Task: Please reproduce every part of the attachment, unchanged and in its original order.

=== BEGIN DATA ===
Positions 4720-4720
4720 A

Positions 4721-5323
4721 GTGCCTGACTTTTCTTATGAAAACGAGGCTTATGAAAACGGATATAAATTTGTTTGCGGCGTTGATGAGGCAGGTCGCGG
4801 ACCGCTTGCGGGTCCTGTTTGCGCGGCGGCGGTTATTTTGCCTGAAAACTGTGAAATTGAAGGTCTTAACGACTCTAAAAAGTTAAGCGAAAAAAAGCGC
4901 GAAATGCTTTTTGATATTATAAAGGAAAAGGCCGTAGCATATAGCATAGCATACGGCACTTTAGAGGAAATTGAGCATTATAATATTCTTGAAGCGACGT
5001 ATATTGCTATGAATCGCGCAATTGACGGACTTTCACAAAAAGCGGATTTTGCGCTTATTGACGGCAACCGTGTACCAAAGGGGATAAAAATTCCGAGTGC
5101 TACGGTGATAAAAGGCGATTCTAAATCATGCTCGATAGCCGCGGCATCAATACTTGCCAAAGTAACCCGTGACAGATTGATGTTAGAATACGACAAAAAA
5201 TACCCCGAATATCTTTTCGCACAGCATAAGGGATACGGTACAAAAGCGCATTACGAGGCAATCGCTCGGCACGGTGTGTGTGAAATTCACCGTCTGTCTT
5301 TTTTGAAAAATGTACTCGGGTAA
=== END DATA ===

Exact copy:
Positions 4720-4720
4720 A

Positions 4721-5323
4721 GTGCCTGACTTTTCTTATGAAAACGAGGCTTATGAAAACGGATATAAATTTGTTTGCGGCGTTGATGAGGCAGGTCGCGG
4801 ACCGCTTGCGGGTCCTGTTTGCGCGGCGGCGGTTATTTTGCCTGAAAACTGTGAAATTGAAGGTCTTAACGACTCTAAAAAGTTAAGCGAAAAAAAGCGC
4901 GAAATGCTTTTTGATATTATAAAGGAAAAGGCCGTAGCATATAGCATAGCATACGGCACTTTAGAGGAAATTGAGCATTATAATATTCTTGAAGCGACGT
5001 ATATTGCTATGAATCGCGCAATTGACGGACTTTCACAAAAAGCGGATTTTGCGCTTATTGACGGCAACCGTGTACCAAAGGGGATAAAAATTCCGAGTGC
5101 TACGGTGATAAAAGGCGATTCTAAATCATGCTCGATAGCCGCGGCATCAATACTTGCCAAAGTAACCCGTGACAGATTGATGTTAGAATACGACAAAAAA
5201 TACCCCGAATATCTTTTCGCACAGCATAAGGGATACGGTACAAAAGCGCATTACGAGGCAATCGCTCGGCACGGTGTGTGTGAAATTCACCGTCTGTCTT
5301 TTTTGAAAAATGTACTCGGGTAA